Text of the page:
Superman’s Face

Superman’s problem is that no one can see him. Trapped in the premise of secret identity without a disguise, he becomes by necessity the invisible man, unrecognizable to his closest friends, all of whom he has held close on countless occasions as both Superman and Clark. He is the world’s most generic man, unidentifiable as himself.

It’s no wonder he’s fought so hard, for so long, to foil plots aimed at discovering him. He’s waiting for Lois or Lana or Jimmy or Lex to look into his eyes one day and say, “Jesus, Superman, you’re Clark,” or vice versa.

The Superman comic book is the visual paradox of Magritte’s “ceci n’est pas une pipe” turned into an identity crisis that never ends. Throughout the Fifties and Sixties, the problem metastasizes into narrative fixation, with countless panels containing both Clark and Superman, or two Supermen, or two Clarks, or a dozen identical Superman robots.

Like a Warhol series out of control, Superman’s face is a single photograph iterated into infinity, until it is no longer individual or even iconic, but instead a cipher that is wholly without visual interest. Lois Lane can’t really see that face, and neither do we, except perhaps when it is defaced.

Superman was a perfect superhero for exactly as long as he was the only superhero. He created the category - it's named after him - and in doing so, he rendered himself generic, redundant: He's the super superhero man. He went from being unique, to being the Platonic form, to being the boring one. Batman is a super man, but with more bat. The purity of Superman's conception meant that every subsequent superhero was Superman with an interesting twist, or at least some additional visual interest.

And then there are the things that could only be learned after 100 stories and the birth of 100 more superheroes. Masks are really cool, and very handy in a secret identity scenario that is going to continue for 70 years, especially if it’s going to revolve around a love triangle in which the superhero plays two of the three roles.

It’s an Archie scenario in a superhero comic, a whole world that springs from and depends almost completely on a single, absurd suspension of disbelief. Archie can’t decide. Clark and Superman are different people. Archie’s version burns with the power of a million yellow suns; I can buy his comics in my grocery store checkout line. Superman, however, lost his struggle against the narrative kryptonite inherent in his original conception.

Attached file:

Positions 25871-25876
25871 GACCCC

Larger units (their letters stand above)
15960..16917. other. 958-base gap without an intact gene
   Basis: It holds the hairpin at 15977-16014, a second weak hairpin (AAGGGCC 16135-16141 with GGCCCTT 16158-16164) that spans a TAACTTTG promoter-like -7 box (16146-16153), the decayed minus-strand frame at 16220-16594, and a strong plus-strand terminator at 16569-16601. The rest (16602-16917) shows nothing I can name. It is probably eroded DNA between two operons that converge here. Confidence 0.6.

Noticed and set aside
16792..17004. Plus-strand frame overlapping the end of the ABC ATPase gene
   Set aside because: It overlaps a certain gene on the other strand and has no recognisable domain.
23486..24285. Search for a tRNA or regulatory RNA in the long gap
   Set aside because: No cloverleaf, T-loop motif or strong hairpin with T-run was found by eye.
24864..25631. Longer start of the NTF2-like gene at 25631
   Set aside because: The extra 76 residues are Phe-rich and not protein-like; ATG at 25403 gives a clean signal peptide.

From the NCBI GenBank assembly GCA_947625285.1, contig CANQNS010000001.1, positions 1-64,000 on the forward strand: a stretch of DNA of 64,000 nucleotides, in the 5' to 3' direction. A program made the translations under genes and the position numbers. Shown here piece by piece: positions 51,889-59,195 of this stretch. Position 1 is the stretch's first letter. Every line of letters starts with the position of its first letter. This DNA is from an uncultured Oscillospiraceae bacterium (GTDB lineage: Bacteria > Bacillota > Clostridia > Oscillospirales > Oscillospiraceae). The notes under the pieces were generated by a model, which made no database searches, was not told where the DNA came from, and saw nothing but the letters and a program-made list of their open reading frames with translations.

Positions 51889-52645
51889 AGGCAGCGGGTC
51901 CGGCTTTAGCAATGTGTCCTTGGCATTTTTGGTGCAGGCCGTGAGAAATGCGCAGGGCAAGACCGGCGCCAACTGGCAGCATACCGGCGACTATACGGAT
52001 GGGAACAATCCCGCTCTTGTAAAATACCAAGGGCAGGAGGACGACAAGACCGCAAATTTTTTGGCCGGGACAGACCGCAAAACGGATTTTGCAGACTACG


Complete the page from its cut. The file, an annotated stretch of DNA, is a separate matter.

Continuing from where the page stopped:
Having your superhero's head look less interesting than that of his boring civilian alter-ego probably isn't the best idea. Creatively and conceptually, undressing to become a superhero is brilliant. It’s sexy, for one thing, but putting on a different face has proved to be the most convincing way to “change an identity” – in both the reader’s and the character’s minds. Imagine Batman without a mask, or The Hulk with Bruce Banner’s face. Batbruce (The Dark Playboy) is a joke, whereas Superclark is an apt summary of the problem around which Superman revolves. You can see it written all over his face.

And this is why Superman actually remains unique. He is the unfinished and irresolvable superhero. There have been debates about which of his aspects is the ego, and which is the alter ego, but really it’s a chicken and egg scenario; neither had priority. He arrived as an infant, tabula rasa, and the very first time his adoptive parents concealed his super-baby traits, he was split in two by a super-secret concerning his identity. He was always both Superman and Clark, or he is forever neither of them, two possibilities that are equally chilling.

As an adult reading those mid-century comic books, I am torn between campy amusement and a horrified sympathy for the poor guy. When I encounter all those stories that turn out to be “what ifs,” dreams, imaginary weddings, and events that might actually have happened in an alternate reality, I should see generations of comic book writers struggling to overcome the inherent narrative kryptonite. Instead, I like to imagine that these stories are Superclarkmankent’s desperate, blissful, and surely inevitable fantasies of a self who can finally come to rest.